NUR 2407 Assignment Medication Olympics part D –


NUR 2407 Assignment Medication Olympics part D

NUR 2407 Assignment Medication Olympics part D

You will be pre-assigned as a team to one of the following Units: Unit Three: Maintenance of Homeostasis; Unit Eleven: Respiratory Drugs; Unit Twelve: Cardiovascular Drugs; Unit Thirteen: Gastrointestinal Drugs.

This is a 4 week activity. You will stay in your team for each of the weeks that follow.

Prepare a 15 minute Summary Presentation for class to include the following:

Summary of the Unit/Classification

Minimum of three types of drugs or supplements

Typical routes of administration

Common side effects and adverse effects

Special considerations

Common Nursing interventions

Teams must distill the material to only key points. The presentation may be a Power Point, lecture and handouts, poster or any way the team feels they will best present the information. Use your textbook and Davis’s Drug Guide as your resources.

Teams collect points over the four weeks for their presentation. They are graded on their accuracy and thoroughness of their presentation as well as how well they worked as a team. At the end of the four modules, each team will be awarded an Olympic medal for the number of points earned.

NUR 2407 Assignment Medication Olympics part D

NUR 2407 Assignment Medication Olympics part D

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Following your in-class activity, prepare your presentation for submission. Scan the materials if needed.

Following your in-class activity, prepare your presentation for submission. Scan the materials if needed.

Drugs can be categorised by the way in which they affect our bodies:

  • depressants — slow down the function of the central nervous system
  • hallucinogens — affect your senses and change the way you see, hear, taste, smell or feel things
  • stimulants — speed up the function of the central nervous system

Some drugs affect the body in many ways and can fall into more than one category. For example, cannabis appears in all 3 categories.

Depressants

Depressants slow down the messages between the brain and the body — they don’t necessarily make you feel depressed. The slower messages affect:

  • your concentration and coordination
  • your ability to respond to what’s happening around you

Small doses of depressants can make you feel relaxed, calm and less inhibited.

Larger doses can cause sleepiness, vomiting and nausea, unconsciousness and even death.

Examples include:

Hallucinogens

Hallucinogens change your sense of reality — you can have hallucinations. Your senses are distorted and the way you see, hear, taste, smell or feel things is different. For example, you may see or hear things that are not really there, or you may have unusual thoughts or feelings.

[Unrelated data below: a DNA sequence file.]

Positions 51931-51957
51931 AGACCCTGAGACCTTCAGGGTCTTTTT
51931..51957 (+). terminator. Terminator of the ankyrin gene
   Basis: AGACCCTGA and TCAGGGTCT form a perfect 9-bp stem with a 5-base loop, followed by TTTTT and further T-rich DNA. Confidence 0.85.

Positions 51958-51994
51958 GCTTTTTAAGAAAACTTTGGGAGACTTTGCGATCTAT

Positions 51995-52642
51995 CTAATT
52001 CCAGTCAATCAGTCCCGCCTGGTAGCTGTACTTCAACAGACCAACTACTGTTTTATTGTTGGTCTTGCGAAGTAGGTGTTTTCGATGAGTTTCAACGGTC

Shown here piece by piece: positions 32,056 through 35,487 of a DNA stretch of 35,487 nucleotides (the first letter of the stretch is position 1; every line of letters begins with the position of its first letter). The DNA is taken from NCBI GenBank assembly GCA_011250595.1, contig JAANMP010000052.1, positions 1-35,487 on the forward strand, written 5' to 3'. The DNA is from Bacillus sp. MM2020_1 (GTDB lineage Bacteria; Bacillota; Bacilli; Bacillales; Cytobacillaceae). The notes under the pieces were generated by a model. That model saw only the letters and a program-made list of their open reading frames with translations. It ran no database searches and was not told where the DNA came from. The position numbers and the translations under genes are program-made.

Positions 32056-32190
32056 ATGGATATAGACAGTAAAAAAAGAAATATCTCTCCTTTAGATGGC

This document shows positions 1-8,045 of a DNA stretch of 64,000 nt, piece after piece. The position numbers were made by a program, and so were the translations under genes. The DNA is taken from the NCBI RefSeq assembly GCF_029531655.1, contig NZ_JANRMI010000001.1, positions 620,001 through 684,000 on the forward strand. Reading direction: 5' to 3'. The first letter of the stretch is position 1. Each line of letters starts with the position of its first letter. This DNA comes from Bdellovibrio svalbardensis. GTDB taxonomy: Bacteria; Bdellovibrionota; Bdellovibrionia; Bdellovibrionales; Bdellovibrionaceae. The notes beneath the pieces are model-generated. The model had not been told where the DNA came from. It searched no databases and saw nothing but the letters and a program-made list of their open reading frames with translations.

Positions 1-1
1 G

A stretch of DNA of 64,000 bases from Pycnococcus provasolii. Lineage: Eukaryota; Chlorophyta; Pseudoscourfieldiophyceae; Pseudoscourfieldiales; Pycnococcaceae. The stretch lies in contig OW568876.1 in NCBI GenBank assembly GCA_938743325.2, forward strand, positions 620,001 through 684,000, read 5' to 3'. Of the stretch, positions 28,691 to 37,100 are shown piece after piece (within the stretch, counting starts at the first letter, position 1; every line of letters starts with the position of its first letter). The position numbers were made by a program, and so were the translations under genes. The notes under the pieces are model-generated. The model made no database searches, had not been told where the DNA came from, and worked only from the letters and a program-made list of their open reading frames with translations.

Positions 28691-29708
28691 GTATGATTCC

Small doses can cause a feeling of floating, numbness, confusion, disorientation, or dizziness.

Larger doses may cause hallucinations, memory loss, distress, anxiety, increased heart rate, paranoia, panic and aggression.

Examples include:

Stimulants

Stimulants speed up the messages between the brain and the body. This can cause:

  • your heart to beat faster
  • your blood pressure to go up
  • your body temperature to go up — leading to heat exhaustion or even heat stroke
  • reduced appetite
  • agitation
  • sleeplessness

You can feel more awake, alert, confident or energetic.

Larger doses can cause anxiety, panic, seizures, stomach cramps and paranoia.

Examples include:

Common groups of drugs

Drugs can also be grouped by how or where they are commonly used.

Analgesics

Analgesics – or painkillers – relieve the symptoms of pain. Some people take more than the recommended dose to get high, or to self-harm. They can also be overused by people who have chronic pain.

Some are available over the counter, such as:

Others require a prescription from a doctor, such as:

Inhalants

Inhalants are substances that you breathe in through the nose (sniffing) or mouth. They are absorbed into the bloodstream very quickly, giving the user an immediate high.

There are 4 main types of inhalants:

  • volatile solvents — liquids that turn into a gas at room temperatures — for example, paint thinners and removers, glues, petrol and correction fluid (liquid paper)
  • aerosol sprays — for example, spray paints, deodorants and hairsprays, fly sprays and vegetable oil sprays
  • gases — for example, nitrous oxide (laughing gas), propane, butane (cigarette lighters), helium
  • nitrites — for example, room deodorisers and leather cleaners

Most of these are depressants, except for nitrites.

Opioids

Opioids are a type of painkiller that can be made from poppy plants (heroin) or produced synthetically (fentanyl). Also called opiates or narcotics, they are addictive as they can give you a feeling of wellbeing or euphoria.

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